Where have all the blogs gone?
Today's post is quite reflexive as I delve into the real nitty-gritty of why beauty blogs have disappeared from the internet.
Every few months I come across a lamenting cry of 'why have people stopped blogging?' It has become second nature now to roll my eyes, sigh and move on. It's quite a long-winded answer that on most days, I'm just not prepared to answer or defend. If you really want the answer to why blogging is no longer popular, here it is in an unvarnished truth.
The internet is full of people who will go out of their way to tell you that you're wrong and my general experience is that there is always at least one person who will make it their special mission to tell you that heaps and heaps of people love reading blogs. The reality is far from that. The overwhelming majority of beauty consumers prefer an edited video format under studio lighting.
Internet culture and behaviour
Blogging goes against the current trend to post photos on Instagram or upload videos to YouTube. People are busy, on the go and now smartphones are the size of one's face so you can comfortably watch a video when you're commuting to school or work on public transport or you can watch on a tablet or laptop before going to bed. Video content is easy to make and easy to consume.
I can already hear the rebuttal through the screen that "People love blogs. Maybe they just don't like reading your blog". That's entirely fair. I am a long-form writer and I tend to digress into waffling prose every now and then. I know that my style of writing is not for everyone.
My readers are learning that mobile access to my blog isn't the best way. I write long posts and my photos are uploaded in large, high quality files. My photos are now at least 7MB whereas a photo uploaded from an iPhone is only 2MB. I've seen a massive shift from mobile consumption to desktop consumption within the past 6 months because scrolling on a mobile phone will probably cause carpel tunnel.
Within the last 3 months, I've seen a tilt towards the computer access with now 60% of my audience reading from a computer or laptop, 35% from a phone and 5% on a tablet device. At the very beginning I started with 70% rate on mobiles so it goes to show how cell phone technology has transformed the way we consume online content.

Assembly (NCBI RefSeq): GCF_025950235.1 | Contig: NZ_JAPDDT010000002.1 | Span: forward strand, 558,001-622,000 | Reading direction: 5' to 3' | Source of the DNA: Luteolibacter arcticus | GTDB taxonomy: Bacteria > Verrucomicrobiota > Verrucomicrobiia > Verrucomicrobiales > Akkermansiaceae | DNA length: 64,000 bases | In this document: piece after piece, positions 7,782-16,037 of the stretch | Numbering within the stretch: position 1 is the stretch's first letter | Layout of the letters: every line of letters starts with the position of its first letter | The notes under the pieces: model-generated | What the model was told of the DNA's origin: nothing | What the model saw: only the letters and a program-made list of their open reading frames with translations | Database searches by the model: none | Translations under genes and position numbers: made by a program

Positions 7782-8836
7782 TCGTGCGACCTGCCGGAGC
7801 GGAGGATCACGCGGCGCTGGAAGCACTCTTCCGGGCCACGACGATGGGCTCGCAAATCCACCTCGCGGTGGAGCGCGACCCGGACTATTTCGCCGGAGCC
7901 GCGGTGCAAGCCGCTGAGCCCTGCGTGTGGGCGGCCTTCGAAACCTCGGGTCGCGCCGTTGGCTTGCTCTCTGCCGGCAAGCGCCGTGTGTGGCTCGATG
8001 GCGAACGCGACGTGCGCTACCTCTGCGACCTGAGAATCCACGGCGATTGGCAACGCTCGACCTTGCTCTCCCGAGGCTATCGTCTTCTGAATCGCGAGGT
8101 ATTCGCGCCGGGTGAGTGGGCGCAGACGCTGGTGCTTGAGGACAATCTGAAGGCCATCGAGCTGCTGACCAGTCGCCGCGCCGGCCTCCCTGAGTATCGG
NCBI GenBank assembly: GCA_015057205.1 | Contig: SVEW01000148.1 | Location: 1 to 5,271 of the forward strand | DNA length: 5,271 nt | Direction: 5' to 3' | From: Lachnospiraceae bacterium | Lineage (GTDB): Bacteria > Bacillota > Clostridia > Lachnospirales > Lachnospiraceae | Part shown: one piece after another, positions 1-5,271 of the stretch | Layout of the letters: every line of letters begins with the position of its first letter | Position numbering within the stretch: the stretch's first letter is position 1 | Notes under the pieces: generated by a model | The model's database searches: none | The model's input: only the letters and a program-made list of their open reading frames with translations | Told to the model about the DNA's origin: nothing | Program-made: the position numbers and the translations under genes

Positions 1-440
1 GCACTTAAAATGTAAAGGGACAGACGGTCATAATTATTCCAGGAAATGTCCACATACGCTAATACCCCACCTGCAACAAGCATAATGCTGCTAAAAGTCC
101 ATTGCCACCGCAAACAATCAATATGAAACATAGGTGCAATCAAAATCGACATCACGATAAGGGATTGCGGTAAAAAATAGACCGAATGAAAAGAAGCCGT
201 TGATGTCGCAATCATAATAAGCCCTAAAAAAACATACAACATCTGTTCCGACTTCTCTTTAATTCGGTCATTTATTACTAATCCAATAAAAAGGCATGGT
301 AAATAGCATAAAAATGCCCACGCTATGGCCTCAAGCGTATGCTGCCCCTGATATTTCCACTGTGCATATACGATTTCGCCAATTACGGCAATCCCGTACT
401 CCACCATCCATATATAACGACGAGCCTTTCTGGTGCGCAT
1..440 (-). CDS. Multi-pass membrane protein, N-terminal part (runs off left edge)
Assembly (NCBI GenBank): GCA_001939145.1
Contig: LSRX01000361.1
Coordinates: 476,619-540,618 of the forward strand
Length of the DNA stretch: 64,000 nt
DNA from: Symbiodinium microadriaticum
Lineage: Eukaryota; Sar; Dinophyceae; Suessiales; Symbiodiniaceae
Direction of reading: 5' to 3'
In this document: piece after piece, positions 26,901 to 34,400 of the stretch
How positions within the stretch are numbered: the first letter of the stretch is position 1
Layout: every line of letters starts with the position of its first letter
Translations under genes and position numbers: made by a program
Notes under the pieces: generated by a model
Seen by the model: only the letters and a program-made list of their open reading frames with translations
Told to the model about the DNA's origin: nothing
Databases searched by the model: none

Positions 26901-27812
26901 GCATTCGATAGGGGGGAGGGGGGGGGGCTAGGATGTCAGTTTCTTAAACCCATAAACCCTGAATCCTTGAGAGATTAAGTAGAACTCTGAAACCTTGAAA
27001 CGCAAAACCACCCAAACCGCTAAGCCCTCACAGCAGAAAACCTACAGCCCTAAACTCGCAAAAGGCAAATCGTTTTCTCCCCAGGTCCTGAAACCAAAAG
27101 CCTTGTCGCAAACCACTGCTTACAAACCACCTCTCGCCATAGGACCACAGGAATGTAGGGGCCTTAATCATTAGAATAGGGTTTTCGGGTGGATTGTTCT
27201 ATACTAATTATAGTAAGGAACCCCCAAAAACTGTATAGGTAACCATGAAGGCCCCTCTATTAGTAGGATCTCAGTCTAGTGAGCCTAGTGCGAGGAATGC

Google has made it a top priority to push video content to the top of their search results. Everyone uses Google. You think your computer has done you dirty if it suddenly reverts to Yahoo search or heaven forbid, Bing. This move was the beginning of the end for bloggers. A Millennial's Notebook is not my first blog. It's my third serious blog. I published during the golden age of blogging in the mid to late 2000s and blogging now is an entirely different beast.
There is no conceivable way of being noticed organically should you wish to start a blog now. Unlike YouTube which uses a series of algorithms to recommend similar videos based on your existing history, blogs don't appear in one's regular field of vision. You can be found via Google search results if you're somehow ridiculously early in posting a review of a new product. It's not going to be within the first few page results though because Google also priortises websites that sell the actual item before any other site.
If someone lands on my site via Google, it's because they've been researching a very specific item they are considering buying. My analytics show me that within a 3 month period I received 469 out of 1419 visitors from search engine clicks. A 48% visitor rate from Googling is pretty extraordinary for me and it's higher than my usual count. I think it might be because this was during Covid-19 lockdowns or quarantines and people suddenly had a lot of time on their hands.
The other hits to my site are from people who are subscribed and on the mailing list or who may have bookmarked my blog for research purposes. I also receive a significant number of hits because I link my Japanese fude blog posts on Reddit. I have a tiny tiny percentage of 1% who arrive via my Instagram page and another 1% that accesses my blog from another website which links to it such as a RSS feed reader. This means that bloggers need to hustle. You need to self-promote. That's my advice: promote or perish.